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Home > Publications > NIDA Notes > Vol. 17, No. 6 > Research Findings

Nicotine's Multiple Effects on the Brain's Reward System Drive Addiction
Research Findings
Vol. 17, No. 6 (March 2003)

By Patrick Zickler, NIDA NOTES Staff Writer

NIDA researchers have added another piece to the puzzle of what makes nicotine so addictive. Dr. Daniel McGehee and colleagues at the University of Chicago have shown that along with directly stimulating the brain's reward system, nicotine also stimulates it indirectly by altering the balance of inputs from two types of neurons that help regulate its activity level. This additional stimulation intensifies the pleasure from smoking and makes it last longer.

Scientists have long known that nicotine, like other addictive drugs, attaches to the core neurons of the brain's reward system, where beneficial behaviors (such as drinking water when thirsty) are rewarded and reinforced. Situated in a region of the brain called the ventral tegmental area (VTA), these reward-system neurons, called dopaminergic neurons, trigger release of the neurotransmitter dopamine (DA) in a nearby brain region called the nucleus accumbens (NAc). When nicotine attaches to these neurons they increase their activity, flooding the NAc with dopamine, which produces pleasure and a disposition to repeat the behaviors that led to it. That pleasure and disposition drive the process of addiction.

Nicotine's Double Effect on Dopamine Release
Nicotine's Double Effect on Dopamine Release

Exposure to nicotine has direct and indirect effects on dopamine release in the brain's reward center, the nucleus accumbens.

In the new research, Dr. McGehee's team followed up on a clue that nicotine attachment to the DA neurons in the VTA accounts for only part of the drug's pleasure-producing and ultimately addictive effect: Nicotine attachment stimulates the DA neurons for only a few minutes at most, yet dopamine levels in the NAc remain elevated for much longer.

To explain this discrepancy, the researchers studied nicotine's impact on two other types of neurons that affect dopamine levels. These neurons produce neurotransmitters, called glutamate and GABA, that act as fundamental pacemakers throughout the brain. Once released by its producing neuron, glutamate attaches to other neurons, including the DA neurons in the VTA, and stimulates them to speed up their activities. GABA has the opposite effect: It slows neurons down.

The researchers hypothesized that nicotine might act on these pacemaker neurons so as to increase the ratio of glutamate to GABA in the VTA. If the amount of glutamate acting on DA cells were to increase while the amount of GABA remained the same or decreased, the result would favor high levels of dopamine in the NAc. If the glutamate-GABA imbalance were long-lasting, it would explain why dopamine levels in the NAc remain elevated even after nicotine stops directly affecting the dopamine-producing neurons.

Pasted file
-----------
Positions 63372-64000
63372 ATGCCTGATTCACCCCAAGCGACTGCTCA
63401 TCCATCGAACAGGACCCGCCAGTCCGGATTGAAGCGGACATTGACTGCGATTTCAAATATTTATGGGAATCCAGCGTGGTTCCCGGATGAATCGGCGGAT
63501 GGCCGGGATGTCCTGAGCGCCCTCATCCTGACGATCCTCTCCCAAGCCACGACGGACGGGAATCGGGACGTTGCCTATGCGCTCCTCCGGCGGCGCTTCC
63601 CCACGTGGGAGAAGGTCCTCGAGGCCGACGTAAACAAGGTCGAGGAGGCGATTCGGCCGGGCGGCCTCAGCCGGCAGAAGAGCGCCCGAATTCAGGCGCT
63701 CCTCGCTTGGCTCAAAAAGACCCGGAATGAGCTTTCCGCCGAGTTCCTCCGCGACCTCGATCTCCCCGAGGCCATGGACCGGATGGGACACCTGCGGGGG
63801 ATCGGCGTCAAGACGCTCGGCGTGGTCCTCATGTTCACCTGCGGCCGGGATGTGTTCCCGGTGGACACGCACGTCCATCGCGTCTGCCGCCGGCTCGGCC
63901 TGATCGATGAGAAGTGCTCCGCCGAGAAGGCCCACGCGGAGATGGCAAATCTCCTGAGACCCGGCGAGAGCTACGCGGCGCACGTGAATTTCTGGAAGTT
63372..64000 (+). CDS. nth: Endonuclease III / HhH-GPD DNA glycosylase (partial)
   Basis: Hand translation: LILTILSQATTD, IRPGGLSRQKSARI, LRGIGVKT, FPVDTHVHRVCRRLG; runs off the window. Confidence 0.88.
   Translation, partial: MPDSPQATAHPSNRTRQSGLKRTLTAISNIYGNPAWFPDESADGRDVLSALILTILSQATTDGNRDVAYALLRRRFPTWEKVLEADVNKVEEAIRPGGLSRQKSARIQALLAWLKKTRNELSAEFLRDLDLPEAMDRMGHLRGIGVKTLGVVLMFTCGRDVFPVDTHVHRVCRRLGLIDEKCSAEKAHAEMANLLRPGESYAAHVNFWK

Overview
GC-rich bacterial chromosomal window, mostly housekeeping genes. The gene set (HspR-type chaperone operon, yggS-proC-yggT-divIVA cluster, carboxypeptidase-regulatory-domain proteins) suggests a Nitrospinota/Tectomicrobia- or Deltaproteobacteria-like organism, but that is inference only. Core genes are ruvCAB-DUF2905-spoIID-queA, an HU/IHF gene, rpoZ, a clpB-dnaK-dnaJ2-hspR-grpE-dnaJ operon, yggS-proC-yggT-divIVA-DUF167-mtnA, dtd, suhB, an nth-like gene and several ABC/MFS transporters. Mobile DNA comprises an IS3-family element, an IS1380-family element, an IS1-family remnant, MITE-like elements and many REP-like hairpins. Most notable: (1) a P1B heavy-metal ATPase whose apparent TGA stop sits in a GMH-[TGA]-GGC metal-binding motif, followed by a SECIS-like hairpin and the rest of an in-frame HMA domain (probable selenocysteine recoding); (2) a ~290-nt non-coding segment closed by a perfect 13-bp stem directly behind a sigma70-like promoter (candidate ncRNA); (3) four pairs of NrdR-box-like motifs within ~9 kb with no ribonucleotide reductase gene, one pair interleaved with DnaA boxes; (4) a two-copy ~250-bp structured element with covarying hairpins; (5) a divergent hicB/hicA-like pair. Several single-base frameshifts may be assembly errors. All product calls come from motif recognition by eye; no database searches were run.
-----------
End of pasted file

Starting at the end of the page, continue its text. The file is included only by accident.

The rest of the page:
To test their hypothesis, Dr. McGehee and his colleagues exposed rat VTA cells to nicotine for 10 minutes--roughly the time it takes a person to smoke a single cigarette. By measuring electrical properties of the brain tissue, they found that nicotine affected both pacemaker neurons. In glutamate-producing cells, the brief nicotine application induced a condition known as long-term potentiation, which promotes high-level activity for an extended time. When they evaluated the effect on GABA-producing cells, the researchers found that after an initial increase in GABA transmission lasting only a few minutes, GABA transmission decreased and did not recover fully for more than an hour after nicotine exposure ended. Overall, the result was what the researchers hypothesized: a sustained increase in the VTA's glutamate-to-GABA ratio.

The combination of effects--increasing dopamine release and decreasing the inhibitory [GABA] response--results in an amplification of the rewarding properties of nicotine.

"A brief application of nicotine can induce a lasting effect on excitatory [glutamate] signals to the brain's reward system," summarizes Dr. McGehee. "This suggests that in humans a relatively short nicotine exposure, even for someone who has never smoked before, can cause long-lasting changes in excitatory neurotransmission. It may be an important early step in the process that results in addiction.

"The combination of effects--increasing dopamine release and decreasing the inhibitory [GABA] response--results in an amplification of the rewarding properties of nicotine," explains Dr. McGehee. "It would be difficult to design a better drug to promote addiction."

"Understanding these mechanisms is an important step in explaining how a brief exposure to nicotine results in the long-term excitation of the brain's reward areas," says Dr. William Corrigall, director of NIDA's Nicotine and Tobacco Addiction Program. "It gives us a clearer picture of how smoking can lead so quickly to dependence and addiction, and it also suggests a possible new avenue of investigation for pharmacological treatment."


Mansvelder, H.D., and McGehee, D.S. Long-term potentiation of excitatory inputs to brain reward areas by nicotine. Neuron 27(2):349-357, 2000.

Mansvelder, H.D.; Keath, J.R.; and McGehee, D.S. Synaptic mechanisms underlie nicotine-induced excitability of brain reward areas. Neuron 33(6):905-919, 2002.


Volume 17, Number 6 (March 2003)

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